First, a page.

All hemodialysis patients are exposed to very large quantities of water during a standard treatment. Failure to adequately treat water contaminated with chemicals, bacteria, or toxins, or failure to recognize that treatment components are not operating according to strict specifications, can put hemodialysis patients at risk of injury and even death.

Water treatment has evolved over the decades. By the late 1960s it was recognized that in addition to standard water purification systems, a deionizer was required to further purify the water (1). This eliminated the potential problem of methemoglobinemia produced by the traces of copper in certain copper pipes used in some hospitals (1).

In 1973, investigators in Minnesota reported that methemoglobinemia developed in several dialysis patients despite the use of reverse osmosis in purified urban water supplies (2). After some investigation the authors identified chloramine as the culprit for the methemoglobinemia in these patients (2, 3). Chloramine forms when water is treated with chlorine and ammonia, a common treatment technique in municipal water supplies. Chloramine can be removed by charcoal filtration. Hence, modern water treatment facilities now include charcoal filters along with a deionizer. Even with this addition, sporadic cases are reported of methemoglobinemia and hemolysis in some hemodialysis patients, caused by chloramine. These cases may reflect the use of a single carbon filter with insufficient capacity, or at times excessive water flow rates that allow insufficient contact with the carbon particles (4).

The case reported here illustrates how water supply and water quality may suddenly change without prior notification to hospitals or dialysis units. Accordingly, several safety precautions should be in place. First, careful and constant monitoring of water quality is essential. In this case, such vigilance prevented the potential adverse clinical events that would have otherwise occurred in the hospital. Second, it is desirable to have an action plan in place in case the acute hemodialysis unit needs to close temporarily due to similar circumstances. Action plans will clearly differ depending on the particular circumstances of the hospital or outpatient clinic in question, but they should identify key individuals who can implement the actions necessary to assure maximal patient safety.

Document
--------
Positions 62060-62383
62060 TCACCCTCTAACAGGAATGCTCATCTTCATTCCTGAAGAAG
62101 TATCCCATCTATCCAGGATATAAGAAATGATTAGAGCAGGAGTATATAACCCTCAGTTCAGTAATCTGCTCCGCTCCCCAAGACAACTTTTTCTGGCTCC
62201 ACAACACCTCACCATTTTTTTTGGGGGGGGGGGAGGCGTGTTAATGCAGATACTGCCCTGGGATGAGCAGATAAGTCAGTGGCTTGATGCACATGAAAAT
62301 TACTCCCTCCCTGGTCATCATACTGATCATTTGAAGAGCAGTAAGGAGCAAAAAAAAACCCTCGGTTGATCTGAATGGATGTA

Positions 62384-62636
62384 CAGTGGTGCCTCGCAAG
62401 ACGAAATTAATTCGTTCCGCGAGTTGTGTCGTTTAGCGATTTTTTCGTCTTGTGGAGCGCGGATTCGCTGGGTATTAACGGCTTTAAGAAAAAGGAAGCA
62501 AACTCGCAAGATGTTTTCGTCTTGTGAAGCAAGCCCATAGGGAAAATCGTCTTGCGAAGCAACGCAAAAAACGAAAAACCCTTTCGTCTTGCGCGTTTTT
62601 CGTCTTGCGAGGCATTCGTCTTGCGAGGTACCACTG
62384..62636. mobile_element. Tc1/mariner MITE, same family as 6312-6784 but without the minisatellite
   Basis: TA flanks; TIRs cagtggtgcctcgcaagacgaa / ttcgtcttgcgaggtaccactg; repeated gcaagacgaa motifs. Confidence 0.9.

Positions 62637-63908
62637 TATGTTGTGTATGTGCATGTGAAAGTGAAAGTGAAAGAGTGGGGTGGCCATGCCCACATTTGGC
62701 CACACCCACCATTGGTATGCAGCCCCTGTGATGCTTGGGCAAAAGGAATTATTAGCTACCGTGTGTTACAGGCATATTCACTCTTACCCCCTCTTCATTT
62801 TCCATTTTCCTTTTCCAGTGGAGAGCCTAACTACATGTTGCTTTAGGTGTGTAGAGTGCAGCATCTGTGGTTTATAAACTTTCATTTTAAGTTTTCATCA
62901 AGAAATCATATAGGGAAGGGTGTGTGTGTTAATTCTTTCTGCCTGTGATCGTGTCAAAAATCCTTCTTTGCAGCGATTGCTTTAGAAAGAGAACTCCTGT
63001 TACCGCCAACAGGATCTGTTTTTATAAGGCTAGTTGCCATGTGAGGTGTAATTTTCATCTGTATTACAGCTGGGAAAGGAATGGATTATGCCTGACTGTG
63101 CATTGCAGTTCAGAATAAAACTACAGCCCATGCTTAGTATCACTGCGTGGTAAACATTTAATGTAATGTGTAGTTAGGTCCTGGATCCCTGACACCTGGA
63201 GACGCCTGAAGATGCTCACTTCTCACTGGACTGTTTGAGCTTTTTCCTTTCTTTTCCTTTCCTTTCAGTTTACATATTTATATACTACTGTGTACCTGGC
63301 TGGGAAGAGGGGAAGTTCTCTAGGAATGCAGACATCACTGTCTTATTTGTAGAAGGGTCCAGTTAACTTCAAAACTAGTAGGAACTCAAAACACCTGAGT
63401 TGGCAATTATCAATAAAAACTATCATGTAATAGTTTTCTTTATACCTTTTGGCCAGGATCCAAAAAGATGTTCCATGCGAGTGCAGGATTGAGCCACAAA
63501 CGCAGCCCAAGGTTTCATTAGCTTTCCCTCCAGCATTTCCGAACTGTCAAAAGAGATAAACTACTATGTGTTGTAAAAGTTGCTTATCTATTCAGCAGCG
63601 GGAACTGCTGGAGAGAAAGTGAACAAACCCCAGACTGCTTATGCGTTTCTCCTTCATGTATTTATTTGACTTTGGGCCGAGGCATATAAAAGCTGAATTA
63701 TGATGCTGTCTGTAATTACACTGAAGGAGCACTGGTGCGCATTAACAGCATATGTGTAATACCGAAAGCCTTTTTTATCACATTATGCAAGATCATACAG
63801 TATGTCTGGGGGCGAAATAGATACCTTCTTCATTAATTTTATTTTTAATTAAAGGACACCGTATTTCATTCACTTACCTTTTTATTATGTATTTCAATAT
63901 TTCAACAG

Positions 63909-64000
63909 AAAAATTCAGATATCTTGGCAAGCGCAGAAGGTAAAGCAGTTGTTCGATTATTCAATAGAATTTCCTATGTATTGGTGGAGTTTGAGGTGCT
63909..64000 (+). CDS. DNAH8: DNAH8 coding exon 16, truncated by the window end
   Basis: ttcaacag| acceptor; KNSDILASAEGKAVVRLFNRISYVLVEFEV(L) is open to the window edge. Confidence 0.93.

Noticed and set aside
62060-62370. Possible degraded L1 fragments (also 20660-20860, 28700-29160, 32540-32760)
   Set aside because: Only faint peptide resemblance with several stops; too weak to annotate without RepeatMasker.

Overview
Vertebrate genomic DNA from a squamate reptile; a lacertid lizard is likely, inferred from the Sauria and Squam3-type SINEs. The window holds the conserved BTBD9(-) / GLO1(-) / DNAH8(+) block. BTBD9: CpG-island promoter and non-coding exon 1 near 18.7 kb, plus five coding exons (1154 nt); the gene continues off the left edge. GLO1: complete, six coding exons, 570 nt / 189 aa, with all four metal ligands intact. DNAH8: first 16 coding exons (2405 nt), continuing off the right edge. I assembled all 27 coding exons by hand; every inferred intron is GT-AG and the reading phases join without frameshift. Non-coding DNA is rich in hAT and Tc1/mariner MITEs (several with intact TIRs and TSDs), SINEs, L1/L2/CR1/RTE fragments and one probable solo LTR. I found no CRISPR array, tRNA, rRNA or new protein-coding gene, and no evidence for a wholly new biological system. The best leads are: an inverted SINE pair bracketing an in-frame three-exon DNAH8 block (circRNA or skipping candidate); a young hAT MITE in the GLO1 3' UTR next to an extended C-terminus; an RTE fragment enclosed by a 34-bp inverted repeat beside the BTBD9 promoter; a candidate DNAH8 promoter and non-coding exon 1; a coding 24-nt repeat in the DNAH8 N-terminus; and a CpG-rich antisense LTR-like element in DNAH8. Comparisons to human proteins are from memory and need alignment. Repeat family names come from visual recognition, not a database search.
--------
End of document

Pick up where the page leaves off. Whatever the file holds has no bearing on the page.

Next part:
Here are some key points to remember about water quality and patient safety:
  • Excellent water quality remains a key ingredient for delivering safe hemodialysis to our patients.

  • Constant and careful monitoring of the water quality is essential.

  • Contingency plans for a sudden change in water quality are important to maintain patient safety.

  • The use of chloramines in water treatment facilities may pose an unexpected risk to water quality in certain circumstances.


[1] Andrew Fenves, MD, FASN, is with Dallas Nephrology Associates.


1. Matter BJ, Pederson J, Psimenos G, et al. lethal copper intoxication in hemodialysis. Trans Am Soc Artif Intern Organs 1969; 15:309–315.

2. Eaton JW, Koplin CF, Swofford HS, et al. Chlorinated urban water: a cause of dialysis induced hemolytic anemia. Science 1973; 181:463–464.

3. Kjellstrand CM, Eaton JW, Yoshihito Y, et al. Hemolysis in dialyzed patients caused by chloramines. Nephron 1974; 13:427–433.

4. Fenves AZ, Gipson JS, Pancorvo C. Chloramine-induced methemoglobinemia in a hemodialysis patient. Semin Dial 2000; 13:327–329.